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David612

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Hello guys, 

im seeking some wise council from you more experienced gents, my question is this;

How much personal responsibility falls on an individual brother to try to enact change in their lodge or is it preferable for that brother to simply affiliate with a lodge more in line with their goals?

I would expect that if both lodges are happy and thriving it would be a non issue  however there is a significant size difference and considering a change leaves me feeling guilty.

 

looking forward to your opinions. 

 

 

Edited by David612

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In my view, the cycle of Freemasonry that started in 1717 is close to its end.  A new form is required and quite possibly new brethren.  In my area of Australia most lodges have been declining for decades and the asset strippers have arrived in the GL as is normal for end of life organizations.

Personally I am inclined only to support good lodges.  I cannot see how other lodges can survive for much longer.

 

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12 hours ago, Omar31 said:

In my view, the cycle of Freemasonry that started in 1717 is close to its end.  A new form is required and quite possibly new brethren.  In my area of Australia most lodges have been declining for decades and the asset strippers have arrived in the GL as is normal for end of life organizations.

Personally I am inclined only to support good lodges.  I cannot see how other lodges can survive for much longer.

 

And in other places new lodges are started to handle the number of men who wants to join.

 

Sure its declining but it has nothing to do with just freemasonry, most fraternal orders has the same problem.

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Fair enough-

to summarise then, you are of the opinion that masons should simply attend the lodge they feel best suits them and leaving your mother lodge is not a big deal?

being a member of both is not something I want to do either.

 

 

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> leaving your mother lodge is not a big deal?

I am about to resign from my mother lodge for the second time.   The first was 20 years ago when some brethren got together to blackball all 3 excellent candidates that I had proposed.  One of the candidates was told by a neighbor (member of another lodge) several weeks before the ballot that they would all be blackballed.  The lodge would not deal with the issue and I did not return for 15 years.

And now the lodge is determined to initiate an unsuitable candidate even though the DC (me) has declared that he will not sit in lodge with that candidate.

Such is life towards the end of a cycle.

 

 

 

 

 

 

Edited by Omar31

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On 10/4/2018 at 11:38 PM, Omar31 said:

In my view, the cycle of Freemasonry that started in 1717 is close to its end.  A new form is required and quite possibly new brethren.  In my area of Australia most lodges have been declining for decades and the asset strippers have arrived in the GL as is normal for end of life organizations.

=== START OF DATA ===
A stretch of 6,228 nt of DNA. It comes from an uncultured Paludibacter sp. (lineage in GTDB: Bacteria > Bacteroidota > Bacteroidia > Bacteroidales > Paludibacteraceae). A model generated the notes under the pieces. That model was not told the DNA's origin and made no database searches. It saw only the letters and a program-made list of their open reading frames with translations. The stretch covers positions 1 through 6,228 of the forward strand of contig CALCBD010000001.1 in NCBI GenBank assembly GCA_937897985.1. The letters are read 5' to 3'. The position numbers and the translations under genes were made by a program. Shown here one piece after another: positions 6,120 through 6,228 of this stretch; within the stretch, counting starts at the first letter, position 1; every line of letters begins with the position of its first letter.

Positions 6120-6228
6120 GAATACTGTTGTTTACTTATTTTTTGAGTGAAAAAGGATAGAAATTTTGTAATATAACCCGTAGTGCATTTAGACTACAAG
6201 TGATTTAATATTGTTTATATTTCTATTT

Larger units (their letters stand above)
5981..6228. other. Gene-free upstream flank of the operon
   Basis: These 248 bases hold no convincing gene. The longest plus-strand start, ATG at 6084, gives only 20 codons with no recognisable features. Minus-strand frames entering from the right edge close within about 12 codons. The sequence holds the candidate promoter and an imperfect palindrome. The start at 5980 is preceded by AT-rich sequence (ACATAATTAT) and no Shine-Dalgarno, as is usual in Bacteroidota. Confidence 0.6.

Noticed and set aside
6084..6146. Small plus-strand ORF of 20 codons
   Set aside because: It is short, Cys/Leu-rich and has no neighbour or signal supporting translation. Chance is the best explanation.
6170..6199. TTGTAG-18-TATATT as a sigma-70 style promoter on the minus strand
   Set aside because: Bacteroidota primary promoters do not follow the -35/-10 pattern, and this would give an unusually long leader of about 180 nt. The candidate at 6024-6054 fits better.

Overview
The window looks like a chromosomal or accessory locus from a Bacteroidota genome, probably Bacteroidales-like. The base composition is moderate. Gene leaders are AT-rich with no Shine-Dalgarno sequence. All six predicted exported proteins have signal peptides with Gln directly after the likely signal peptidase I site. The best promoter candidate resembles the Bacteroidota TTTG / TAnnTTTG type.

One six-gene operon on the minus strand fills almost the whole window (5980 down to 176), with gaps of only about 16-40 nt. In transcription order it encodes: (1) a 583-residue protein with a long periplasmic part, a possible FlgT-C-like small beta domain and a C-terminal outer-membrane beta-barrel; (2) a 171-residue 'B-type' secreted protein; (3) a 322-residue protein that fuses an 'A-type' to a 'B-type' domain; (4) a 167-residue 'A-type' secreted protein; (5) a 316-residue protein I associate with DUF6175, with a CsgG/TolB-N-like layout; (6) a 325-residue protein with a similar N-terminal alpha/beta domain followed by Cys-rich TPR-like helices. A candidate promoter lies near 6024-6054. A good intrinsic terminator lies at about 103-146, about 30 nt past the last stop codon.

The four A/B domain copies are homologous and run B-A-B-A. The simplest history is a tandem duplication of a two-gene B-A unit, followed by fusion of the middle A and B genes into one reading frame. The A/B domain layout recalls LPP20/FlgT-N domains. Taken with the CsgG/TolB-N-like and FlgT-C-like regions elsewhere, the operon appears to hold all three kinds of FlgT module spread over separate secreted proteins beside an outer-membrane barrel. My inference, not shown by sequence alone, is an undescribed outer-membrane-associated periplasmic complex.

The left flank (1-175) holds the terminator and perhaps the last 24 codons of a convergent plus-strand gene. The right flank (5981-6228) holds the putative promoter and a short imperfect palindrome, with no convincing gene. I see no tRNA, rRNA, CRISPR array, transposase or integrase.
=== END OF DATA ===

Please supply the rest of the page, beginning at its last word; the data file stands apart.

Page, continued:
Personally I am inclined only to support good lodges.  I cannot see how other lodges can survive for much longer.

 

Over the years, freemasonry has continually evolved and will continue to do so.  Members come and go, lodges come and go, Grand Lodges come and go.  By all means move to a lodge where you feel comfortable, as only you can know yourself.  There's no point is trying to change others but you are able to change yourself if you feel that might be what you require.  I know that I have changed over my years in freemasonry and I have moved between a few lodges, while I have retained membership of others for several decades.  Be happy and communicate happiness!

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On 10/4/2018 at 9:39 PM, David612 said:

How much personal responsibility falls on an individual brother to try to enact change in their lodge or is it preferable for that brother to simply affiliate with a lodge more in line with their goals?

In reality this is quite a complex question that only you can answer and I would guess that it comes down to how much you are personally invested in your Mother Lodge.

I would suggest that if you have been a member for a couple of decades, been through the Chair and are surrounded by lifelong friends then the answer is that you would have loads of personal responsibility as you are a part of the culture and history of your Lodge. However, if this isn't the case and you've only been a member for a relatively short time and maybe feel like an outsider at meetings the opposite would be true. 

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On 10/4/2018 at 11:38 PM, Omar31 said:

In my view, the cycle of Freemasonry that started in 1717 is close to its end.  A new form is required and quite possibly new brethren.  In my area of Australia most lodges have been declining for decades and the asset strippers have arrived in the GL as is normal for end of life organizations.

Sometimes we forget that our "local" experiences of Freemasonry are not actually what millions of Freemasons around the World are experiencing. it is often best not to try and extrapolate them to the whole of Freemasonry. 

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